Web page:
In 1977, Robertson became the leading man in a Hollywood scandal after exposing Columbia Pictures studio head David Begelman's role in an embezzlement scam. Although the studio board of directors pressured Robertson to remain silent on the subject of the theft of what amounted to $650,000, the actor spoke his mind about "Hollywoodgate" in an interview published in The Wall Street Journal and soon found himself blacklisted within the industry. He worked infrequently for the next two years, during which he directed live theatre and developed what would be his second feature as a director, "The Pilot" (1980), adapted from the novel by Robert P. Davis. Robertson made a comeback in the early Eighties, as Playboy publisher Hugh Hefner in Bob Fosse's "Star 80" (1983) and as a principled research scientist in Douglas Trumbull's "Brainstorm" (1983), a sci-fi extravaganza co-starring Natalie Wood, who died tragically during filming.

After a two-year run on the primetime soap opera "Falcon Crest" (CBS, 1981-1990) and a 10-year stint as the national TV spokesman for AT&T, Robertson pushed past retirement age with a string of assignments in films with budgets high and low, made for television and the cinema. He played pioneer auto maker Henry Ford in "Ford: The Man and the Machine" (1987) and was the President of the United States in John Carpenter's satiric "Escape from L.A." (1996), a belated sequel to "Escape from New York" (1979). Later, Robertson loaned his estimable gravitas to Sam Raimi's "Spider-Man" (2002) and its two sequels as web-slinging superhero Peter Parker's homily-prone Uncle Ben. The actor passed away one day after his 88nd birthday on Sept. 10, 2011 in Long Island, NY.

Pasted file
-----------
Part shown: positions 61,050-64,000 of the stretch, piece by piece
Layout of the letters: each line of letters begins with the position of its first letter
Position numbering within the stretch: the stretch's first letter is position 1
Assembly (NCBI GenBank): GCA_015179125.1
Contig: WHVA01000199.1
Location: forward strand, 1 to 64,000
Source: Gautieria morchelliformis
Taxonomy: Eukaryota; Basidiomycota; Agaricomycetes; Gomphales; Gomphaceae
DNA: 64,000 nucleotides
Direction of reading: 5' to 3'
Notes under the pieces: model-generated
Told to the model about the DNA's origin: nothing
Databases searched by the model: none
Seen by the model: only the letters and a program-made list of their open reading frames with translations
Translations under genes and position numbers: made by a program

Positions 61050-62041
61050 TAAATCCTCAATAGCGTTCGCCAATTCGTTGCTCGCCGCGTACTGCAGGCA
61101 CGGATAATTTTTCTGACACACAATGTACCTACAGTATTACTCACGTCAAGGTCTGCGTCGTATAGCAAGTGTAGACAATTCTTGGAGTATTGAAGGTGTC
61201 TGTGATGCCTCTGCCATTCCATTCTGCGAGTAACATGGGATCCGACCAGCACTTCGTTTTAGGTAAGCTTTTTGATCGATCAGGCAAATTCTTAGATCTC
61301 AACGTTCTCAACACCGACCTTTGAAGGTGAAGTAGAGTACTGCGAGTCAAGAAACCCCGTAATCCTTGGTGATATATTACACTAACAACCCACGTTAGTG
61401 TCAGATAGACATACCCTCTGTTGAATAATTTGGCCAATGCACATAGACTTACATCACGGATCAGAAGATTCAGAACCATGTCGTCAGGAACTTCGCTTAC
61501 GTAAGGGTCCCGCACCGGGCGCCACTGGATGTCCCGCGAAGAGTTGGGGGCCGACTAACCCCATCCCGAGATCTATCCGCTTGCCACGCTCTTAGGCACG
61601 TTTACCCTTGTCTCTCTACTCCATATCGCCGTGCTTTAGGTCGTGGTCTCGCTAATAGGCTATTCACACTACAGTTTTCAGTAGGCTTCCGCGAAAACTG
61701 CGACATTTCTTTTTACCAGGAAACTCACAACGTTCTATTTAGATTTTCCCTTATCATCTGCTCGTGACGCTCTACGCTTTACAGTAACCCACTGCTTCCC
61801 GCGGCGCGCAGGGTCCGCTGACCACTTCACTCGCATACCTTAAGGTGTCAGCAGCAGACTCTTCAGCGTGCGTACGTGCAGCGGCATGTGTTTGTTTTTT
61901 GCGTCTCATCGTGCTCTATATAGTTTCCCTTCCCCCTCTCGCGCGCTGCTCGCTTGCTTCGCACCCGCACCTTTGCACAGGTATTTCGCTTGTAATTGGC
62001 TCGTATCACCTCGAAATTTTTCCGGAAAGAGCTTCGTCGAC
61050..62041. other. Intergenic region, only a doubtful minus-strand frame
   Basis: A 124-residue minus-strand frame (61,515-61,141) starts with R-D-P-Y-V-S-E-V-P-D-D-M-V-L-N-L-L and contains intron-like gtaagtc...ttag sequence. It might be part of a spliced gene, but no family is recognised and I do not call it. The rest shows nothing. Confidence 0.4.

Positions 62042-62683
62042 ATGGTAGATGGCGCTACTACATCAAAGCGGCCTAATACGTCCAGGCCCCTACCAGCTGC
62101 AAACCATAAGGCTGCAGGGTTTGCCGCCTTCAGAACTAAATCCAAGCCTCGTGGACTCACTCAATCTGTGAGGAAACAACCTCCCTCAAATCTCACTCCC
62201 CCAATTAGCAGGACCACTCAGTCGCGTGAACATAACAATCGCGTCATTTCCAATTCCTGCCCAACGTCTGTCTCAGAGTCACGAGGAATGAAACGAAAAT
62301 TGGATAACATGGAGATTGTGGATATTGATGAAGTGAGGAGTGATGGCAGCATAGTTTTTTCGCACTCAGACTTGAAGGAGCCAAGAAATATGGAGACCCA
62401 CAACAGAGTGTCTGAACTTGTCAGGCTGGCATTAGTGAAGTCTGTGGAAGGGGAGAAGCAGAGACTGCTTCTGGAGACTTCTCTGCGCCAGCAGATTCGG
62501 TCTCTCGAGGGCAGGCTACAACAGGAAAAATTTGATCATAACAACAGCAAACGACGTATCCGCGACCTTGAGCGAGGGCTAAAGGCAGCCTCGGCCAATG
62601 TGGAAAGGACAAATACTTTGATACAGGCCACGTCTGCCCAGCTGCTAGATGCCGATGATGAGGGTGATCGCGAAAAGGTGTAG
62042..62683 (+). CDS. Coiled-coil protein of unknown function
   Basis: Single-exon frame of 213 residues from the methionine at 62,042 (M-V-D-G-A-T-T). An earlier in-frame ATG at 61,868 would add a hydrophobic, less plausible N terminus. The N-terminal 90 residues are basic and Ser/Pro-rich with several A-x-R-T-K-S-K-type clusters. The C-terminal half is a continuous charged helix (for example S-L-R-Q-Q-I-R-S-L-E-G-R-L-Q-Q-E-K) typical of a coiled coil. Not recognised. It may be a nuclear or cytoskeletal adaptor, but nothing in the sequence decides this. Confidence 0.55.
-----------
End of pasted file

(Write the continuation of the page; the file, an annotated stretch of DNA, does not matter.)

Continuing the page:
Clifford Parker Robertson II


Audrey Robertson


Cynthia Lemmon

formerly married to Jack Lemmon married c. 1957-1959

Dina Merrill

second wife married December 21, 1966 divorced

Heather Robertson



Antioch College




Made his third film appearance as Uncle Ben in "Spider-Man 3"


Reprised role of Uncle Ben in "Spider-Man 2"


Cast as Peter Parker's Uncle Ben in "Spider-Man," directed by Sam Raimi


Returned to feature film-actnig with a role in "Wild Hearts Can't Be Broken"


Hosted a series of six syndicated TV documentary specials titled "Medal of Honor: True Stories of America's Greatest War Heroes"


Acted in the two-character stage play "Love Letters" in both New York (opposite Elaine Stritch) and Michael Learned (in San Francisco)


Played recurring role of Michael Ransom on the nighttime CBS soap opera "Falcon Crest"


Returned to features with roles in "Class", "Star 80" and "Brainstorm"


Wrote and directed the stage play "The V.I.P.s"


Directed his second feature film "The Pilot," in which he also starred


Became involved in "Hollywoodgate" scandal when he accused Columbia Pictures president David Begelman of forging his name to a $10,000 check; Robertson later claimed that he was subsequently unofficially blacklisted in the entertainment industry